In a recently released decision, CHRO v. Echo Hose Ambulance, et al, a unanimous Supreme Court affirmed the Appellate Court’s dismissal of the CHRO’s appeal of a human rights referee’s determination that a volunteer was not an employee for purposes of Connecticut Fair Employment Practice Act, Conn, Gen. Stat. §461-60, et seq. (“CFEPA”) The issue before the Court was whether the Appellate Court properly applied the remuneration test to determine employee status.
Brenda Puryear filed a CHRO complaint against the City of Shelton and Echo Hose Ambulance (a volunteer ambulance corps) on behalf of her minor daughter, Sarah Puryear, alleging racial discrimination under both federal (Title VII) and state (CFEPA) antidiscrimination statutes. Sarah was a volunteer in the Echo Hose’s “precepting program”, but was not voted in as a member of Echo Hose Ambulance. The complaint alleges that Sarah was harassed and treated differently in terms of discipline based on her race and color. The Human Rights Referee dismissed Sarah’s claim after applying the federal remuneration test to determine Sarah was not an employee and, therefore, not protected under either statute. The CHRO appealed and the trial court dismissed the appeal, the Appellate Court affirmed and the Supreme Court thereafter granted certification on the limited issue of whether the Appellate Court properly applied the federal “remuneration test” rather than the State’s common law “right to control” test to determine an “employee” under CFEPA.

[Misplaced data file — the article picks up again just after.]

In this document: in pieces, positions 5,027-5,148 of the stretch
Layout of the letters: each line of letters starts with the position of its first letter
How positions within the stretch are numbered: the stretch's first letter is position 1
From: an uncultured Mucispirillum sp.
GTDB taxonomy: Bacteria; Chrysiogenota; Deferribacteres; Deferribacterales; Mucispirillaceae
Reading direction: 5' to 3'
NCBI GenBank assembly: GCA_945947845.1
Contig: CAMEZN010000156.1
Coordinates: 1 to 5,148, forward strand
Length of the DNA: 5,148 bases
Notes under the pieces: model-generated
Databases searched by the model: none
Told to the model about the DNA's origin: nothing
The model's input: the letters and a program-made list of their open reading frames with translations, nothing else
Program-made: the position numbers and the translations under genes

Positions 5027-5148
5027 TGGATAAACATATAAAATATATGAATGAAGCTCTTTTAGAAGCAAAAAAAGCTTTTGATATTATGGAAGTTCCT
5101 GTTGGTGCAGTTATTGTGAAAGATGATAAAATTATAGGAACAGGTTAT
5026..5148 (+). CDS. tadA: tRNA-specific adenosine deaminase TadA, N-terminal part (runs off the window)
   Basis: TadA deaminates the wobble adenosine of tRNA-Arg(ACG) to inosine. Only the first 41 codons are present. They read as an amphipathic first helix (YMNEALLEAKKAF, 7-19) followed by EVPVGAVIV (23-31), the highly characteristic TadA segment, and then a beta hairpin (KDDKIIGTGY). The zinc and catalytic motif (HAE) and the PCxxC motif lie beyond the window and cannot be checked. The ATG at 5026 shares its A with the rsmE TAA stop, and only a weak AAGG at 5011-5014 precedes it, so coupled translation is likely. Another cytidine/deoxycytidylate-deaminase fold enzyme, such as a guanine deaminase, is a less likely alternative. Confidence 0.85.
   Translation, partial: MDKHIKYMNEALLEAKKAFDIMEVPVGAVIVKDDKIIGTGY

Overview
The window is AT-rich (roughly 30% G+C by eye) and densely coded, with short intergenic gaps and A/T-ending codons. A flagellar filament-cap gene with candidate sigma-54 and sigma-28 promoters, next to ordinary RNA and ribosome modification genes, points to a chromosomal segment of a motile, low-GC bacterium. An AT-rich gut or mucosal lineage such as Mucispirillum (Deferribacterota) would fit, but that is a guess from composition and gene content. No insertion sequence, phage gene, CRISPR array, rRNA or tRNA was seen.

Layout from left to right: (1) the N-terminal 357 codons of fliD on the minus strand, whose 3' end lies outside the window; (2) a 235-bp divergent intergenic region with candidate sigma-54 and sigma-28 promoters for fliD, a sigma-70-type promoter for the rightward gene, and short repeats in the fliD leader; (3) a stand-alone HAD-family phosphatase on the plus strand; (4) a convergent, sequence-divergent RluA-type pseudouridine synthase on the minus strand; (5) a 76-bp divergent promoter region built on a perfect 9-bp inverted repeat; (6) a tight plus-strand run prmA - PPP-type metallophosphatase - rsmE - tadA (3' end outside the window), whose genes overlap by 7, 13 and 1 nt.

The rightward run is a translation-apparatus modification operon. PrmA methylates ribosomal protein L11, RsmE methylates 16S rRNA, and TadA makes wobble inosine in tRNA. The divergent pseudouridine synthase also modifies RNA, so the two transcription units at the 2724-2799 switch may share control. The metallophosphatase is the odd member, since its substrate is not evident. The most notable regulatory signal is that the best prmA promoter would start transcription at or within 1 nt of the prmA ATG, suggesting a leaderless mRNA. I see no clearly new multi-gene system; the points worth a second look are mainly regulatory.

The Court determined that the circular definition of an “employee” found in CFEPA (“any person employed by an employer”) was “unhelpful” to its analysis and followed precedent in looking to the federal court employment decisions for guidance in construing CFEPA. The federal courts employ two tests in determining whether an individual is an employee under Title VII, which uses a “virtually identical” definition of employee: The “right to control” test and the “remuneration test”.
The Supreme Court rejected the “right to control” test proposed by the CHRO, agreeing with the Second Circuit that “a test designed to distinguish employee from independent contractor is ill-suited to distinguishing employees from volunteers.” Instead the Court held that the remuneration test – which was used to address circumstances where it was not clear whether an individual had been hired – was better suited for such a determination.
The remuneration test involves a two-step inquiry: First, as a threshold issue, a volunteer is required to show remuneration. If remuneration could be established, then – and only then – would the court analyze the employment relationship under the agency test. The Court acknowledged that remuneration was not limited to salary or wages, but could include “indirect benefits not merely incidental to the activity performed.” What exactly that might entail is left for another day.
The Supreme Court also rejected the CHRO’s argument that the legislature’s subsequent enactment of P.A. 15-56, “An Act Protecting Interns from Workplace Harassment and Discrimination”, clarified the existing law to protect volunteers like her. The Court held that P.A. 15-56 expanded protection to a “narrowly defined class of persons – unpaid interns – to which Sarah does not belong.”